Its virtual Women?s Innovation Centre offers a fl exible way for women to benchmark their skills and acquire new ones. It provides links to useful sources of information in fields such as intellectual property; access to finance; marketing; equity; and commercialisation. It also provides a forum where women can network and learn from each other. Membership is free. LIWIC is part-funded by the Inspire strand of the JumpStart programme and directed by the Global Women Inventors and Innovators Network (GWIIN).
To find out more, visit www.liwic.info.
Most women have experienced the annoyance of trying on a potential purchase or changing outfits and smudging their make-up. Lydia Montoute was so frustrated she came up with a simple solution ? a mask she could slip on to protect her face. After years of taking her homemade mask on shopping trips, to the gym and to work, the penny dropped. ?I suddenly realised that by hiding the mask away in my bag I was depriving other women of something really useful,? she explained. So she found herself patenting her invention, finding a manufacturer to make a prototype (in a disposable, hygienic and breathable fabric) and visiting Bond Street shops to discover if any were interested in stocking her product. ?The response was amazing ? frightening even.
The retailers and their customers all thought it was a brilliant idea.? Lydia set up her company, Kim Mask (Kim stands for Keep Immaculate Makeup), in 2004 and already dozens of boutiques have installed mask dispensers in their changing rooms.
TV and film companies, make-up artists and fashion show directors are also beginning to cotton on and Lydia plans to sell direct to consumers within the next two years. In January this year she discovered LIWIC (see below) and the JumpStart programme which, she says, have been invaluable to her business. ?I have been able to network with women who are a lot more experienced and I have learned a lot from them,? she says. In February she won a Special Recognition award at the Female Inventor of the Year awards.
She has also just received funding under the Connect strand of the JumpStart programme, which helps fund partnerships between small businesses and London?s knowledge centres, to work with the London College of Fashion on developing another product idea. ?Everyone there is very enthusiastic about it. It is really exciting,? she said. So, any advice for potential entrepreneurs? ?If I had thought about it I don?t think I would have done it. Sometimes it?s not good to think ? just do.?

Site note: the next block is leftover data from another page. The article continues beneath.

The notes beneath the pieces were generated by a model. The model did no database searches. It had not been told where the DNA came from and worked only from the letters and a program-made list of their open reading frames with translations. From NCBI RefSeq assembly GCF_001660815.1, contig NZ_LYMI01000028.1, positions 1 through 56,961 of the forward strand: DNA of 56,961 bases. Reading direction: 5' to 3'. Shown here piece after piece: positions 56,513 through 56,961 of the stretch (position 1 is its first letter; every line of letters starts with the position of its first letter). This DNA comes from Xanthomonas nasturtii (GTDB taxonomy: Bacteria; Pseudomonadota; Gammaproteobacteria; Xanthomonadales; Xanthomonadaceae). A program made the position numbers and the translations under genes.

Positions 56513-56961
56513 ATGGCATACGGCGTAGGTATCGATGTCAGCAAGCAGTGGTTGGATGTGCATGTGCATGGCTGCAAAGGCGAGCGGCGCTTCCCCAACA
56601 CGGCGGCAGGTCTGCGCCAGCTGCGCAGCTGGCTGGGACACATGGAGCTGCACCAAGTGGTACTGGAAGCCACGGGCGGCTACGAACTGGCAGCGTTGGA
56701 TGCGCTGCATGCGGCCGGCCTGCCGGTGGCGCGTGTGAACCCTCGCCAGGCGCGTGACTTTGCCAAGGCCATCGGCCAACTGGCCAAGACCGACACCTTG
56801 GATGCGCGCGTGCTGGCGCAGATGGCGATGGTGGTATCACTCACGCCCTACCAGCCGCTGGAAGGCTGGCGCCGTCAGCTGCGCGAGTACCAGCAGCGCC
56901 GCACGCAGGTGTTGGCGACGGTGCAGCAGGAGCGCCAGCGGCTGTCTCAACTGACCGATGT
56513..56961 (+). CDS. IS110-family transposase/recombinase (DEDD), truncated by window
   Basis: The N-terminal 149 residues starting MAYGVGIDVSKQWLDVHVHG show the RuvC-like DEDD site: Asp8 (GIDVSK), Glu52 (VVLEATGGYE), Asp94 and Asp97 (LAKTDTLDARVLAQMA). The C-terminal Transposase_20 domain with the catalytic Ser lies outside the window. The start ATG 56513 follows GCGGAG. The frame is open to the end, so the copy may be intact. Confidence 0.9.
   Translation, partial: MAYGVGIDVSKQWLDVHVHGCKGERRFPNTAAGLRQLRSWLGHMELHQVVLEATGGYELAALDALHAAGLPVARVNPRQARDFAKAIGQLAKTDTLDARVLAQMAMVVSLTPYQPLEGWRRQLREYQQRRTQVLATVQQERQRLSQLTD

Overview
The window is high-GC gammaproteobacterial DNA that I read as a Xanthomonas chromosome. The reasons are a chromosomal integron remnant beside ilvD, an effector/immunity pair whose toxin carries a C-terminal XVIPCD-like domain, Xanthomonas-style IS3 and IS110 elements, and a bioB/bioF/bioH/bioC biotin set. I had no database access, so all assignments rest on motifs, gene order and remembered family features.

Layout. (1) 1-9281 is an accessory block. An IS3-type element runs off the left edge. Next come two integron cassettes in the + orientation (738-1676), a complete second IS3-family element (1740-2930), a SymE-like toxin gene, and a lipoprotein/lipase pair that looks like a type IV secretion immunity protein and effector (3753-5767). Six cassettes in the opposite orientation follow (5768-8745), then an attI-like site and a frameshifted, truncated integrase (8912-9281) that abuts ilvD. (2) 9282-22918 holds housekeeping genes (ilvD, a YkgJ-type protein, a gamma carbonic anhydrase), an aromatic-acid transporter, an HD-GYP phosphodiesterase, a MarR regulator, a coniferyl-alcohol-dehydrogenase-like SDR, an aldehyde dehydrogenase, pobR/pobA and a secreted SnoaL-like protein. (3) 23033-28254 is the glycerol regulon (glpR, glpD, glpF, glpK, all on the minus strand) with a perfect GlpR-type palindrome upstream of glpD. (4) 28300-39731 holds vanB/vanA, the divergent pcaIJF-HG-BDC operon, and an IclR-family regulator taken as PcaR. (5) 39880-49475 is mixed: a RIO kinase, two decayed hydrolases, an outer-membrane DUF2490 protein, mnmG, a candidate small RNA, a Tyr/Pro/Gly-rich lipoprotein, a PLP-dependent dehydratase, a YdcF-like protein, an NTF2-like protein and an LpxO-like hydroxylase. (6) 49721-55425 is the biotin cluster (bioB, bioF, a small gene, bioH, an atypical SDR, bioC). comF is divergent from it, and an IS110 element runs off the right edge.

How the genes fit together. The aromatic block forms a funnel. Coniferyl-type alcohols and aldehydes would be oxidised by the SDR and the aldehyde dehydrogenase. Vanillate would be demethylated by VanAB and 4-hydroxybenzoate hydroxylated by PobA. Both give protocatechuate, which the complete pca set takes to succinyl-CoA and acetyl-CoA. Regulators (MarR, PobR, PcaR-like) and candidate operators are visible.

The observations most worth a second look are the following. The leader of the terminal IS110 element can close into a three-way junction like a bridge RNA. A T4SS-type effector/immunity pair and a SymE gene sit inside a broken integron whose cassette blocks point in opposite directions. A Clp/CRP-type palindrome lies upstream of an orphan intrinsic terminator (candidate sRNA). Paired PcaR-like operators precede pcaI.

For more information on Kim Mask, visit www.kimmask.com
A radical new project that will help minority-led businesses sell their cultural products, from music to movies and poetry, on the web Games, movies, music, poetry, news ? the digital download market has taken off in a big way recently and is predicted to enjoy a dramatic boom in the next five years. But there are many creative entrepreneurs out there who have great ideas for downloadable products, yet lack the technical know-how to reach their customers digitally. Collecting payment securely online; protecting intellectual property;
preventing fraud; account management ? all these issues must be mastered if the business is to succeed. Cultural Lifestyle Innovations, which will be led by CIDA (the Cultural Industries Development Agency) with funding from the Inspire strand of the LDA?s JumpStart programme, is a 12-month pilot project. Aimed at minority-led businesses, including BME, women and disabled people, the project will eventually create an online ?shopping mall? where firms can sell their products. Initially, 30 startups and SMEs will be chosen to take part.
They will be microbusinesses and SMEs from across London who have already built a reputation for their work and have achieved some recognition for their digital products including audio files, music, sound files, games, writing, electronic books, news and features, poetry and spoken word, digital iconography, pictorial representations, cartoons, pictures and photos, video clips and movies, and moving image-based products.
These firms will participate in a programme of knowledgetransfer workshops and five innovation and creativity workshops led by successful entrepreneurs from among the minority-led digital and newmedia business community. Having completed this initial training, 20 companies will be selected to go on to the next stage. They will be able to sell their products in a branded online marketplace and will feature in a catalogue of downloadable lifestyle digital products. The first marketing campaign will take place during Black History Month in October, when the creativity and history of black and ethnic minority groups is celebrated. The second will be during December, when there are high levels of consumer interest in digital downloads for seasonal greetings and gifts.
The 20 successful companies will also have access to a unique knowledgetransfer brokerage service with higher education institutions, enabling them to undertake research and product development. ?This is a fantastic opportunity for businesses that have developed their product but have yet to make the innovation leap,? explained Mhora Samuel, CEO of CIDA. ?The support they will get from Cultural Lifestyle Innovations will give them all the skills they need to succeed in the competitive digital world, plus an exciting new online marketplace.?
For more information on
Cultural Lifestyle Innovations contact:
Mhora Samuel at CIDA
on 020 7247 4710